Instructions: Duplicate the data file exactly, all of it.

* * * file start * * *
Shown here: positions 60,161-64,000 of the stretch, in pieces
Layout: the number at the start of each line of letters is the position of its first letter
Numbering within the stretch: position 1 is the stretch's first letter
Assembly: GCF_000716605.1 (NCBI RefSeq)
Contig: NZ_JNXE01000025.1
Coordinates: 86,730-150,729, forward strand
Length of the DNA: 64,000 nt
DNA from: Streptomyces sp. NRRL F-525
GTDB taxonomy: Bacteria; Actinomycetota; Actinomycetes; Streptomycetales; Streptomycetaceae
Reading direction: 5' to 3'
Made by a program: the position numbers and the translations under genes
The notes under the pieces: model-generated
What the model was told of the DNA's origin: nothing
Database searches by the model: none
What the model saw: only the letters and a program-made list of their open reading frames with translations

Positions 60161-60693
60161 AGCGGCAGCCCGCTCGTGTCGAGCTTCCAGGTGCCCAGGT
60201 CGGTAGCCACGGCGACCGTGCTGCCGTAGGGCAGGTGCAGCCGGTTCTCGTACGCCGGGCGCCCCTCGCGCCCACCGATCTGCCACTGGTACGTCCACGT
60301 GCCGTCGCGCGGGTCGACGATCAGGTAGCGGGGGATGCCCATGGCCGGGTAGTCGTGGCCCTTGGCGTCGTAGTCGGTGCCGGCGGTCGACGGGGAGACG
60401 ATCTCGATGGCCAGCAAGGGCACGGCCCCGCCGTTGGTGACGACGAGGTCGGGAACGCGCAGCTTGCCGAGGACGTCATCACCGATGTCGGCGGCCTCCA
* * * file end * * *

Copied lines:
Shown here: positions 60,161-64,000 of the stretch, in pieces
Layout: the number at the start of each line of letters is the position of its first letter
Numbering within the stretch: position 1 is the stretch's first letter
Assembly: GCF_000716605.1 (NCBI RefSeq)
Contig: NZ_JNXE01000025.1
Coordinates: 86,730-150,729, forward strand
Length of the DNA: 64,000 nt
DNA from: Streptomyces sp. NRRL F-525
GTDB taxonomy: Bacteria; Actinomycetota; Actinomycetes; Streptomycetales; Streptomycetaceae
Reading direction: 5' to 3'
Made by a program: the position numbers and the translations under genes
The notes under the pieces: model-generated
What the model was told of the DNA's origin: nothing
Database searches by the model: none
What the model saw: only the letters and a program-made list of their open reading frames with translations

Positions 60161-60693
60161 AGCGGCAGCCCGCTCGTGTCGAGCTTCCAGGTGCCCAGGT
60201 CGGTAGCCACGGCGACCGTGCTGCCGTAGGGCAGGTGCAGCCGGTTCTCGTACGCCGGGCGCCCCTCGCGCCCACCGATCTGCCACTGGTACGTCCACGT
60301 GCCGTCGCGCGGGTCGACGATCAGGTAGCGGGGGATGCCCATGGCCGGGTAGTCGTGGCCCTTGGCGTCGTAGTCGGTGCCGGCGGTCGACGGGGAGACG
60401 ATCTCGATGGCCAGCAAGGGCACGGCCCCGCCGTTGGTGACGACGAGGTCGGGAACGCGCAGCTTGCCGAGGACGTCATCACCGATGTCGGCGGCCTCCA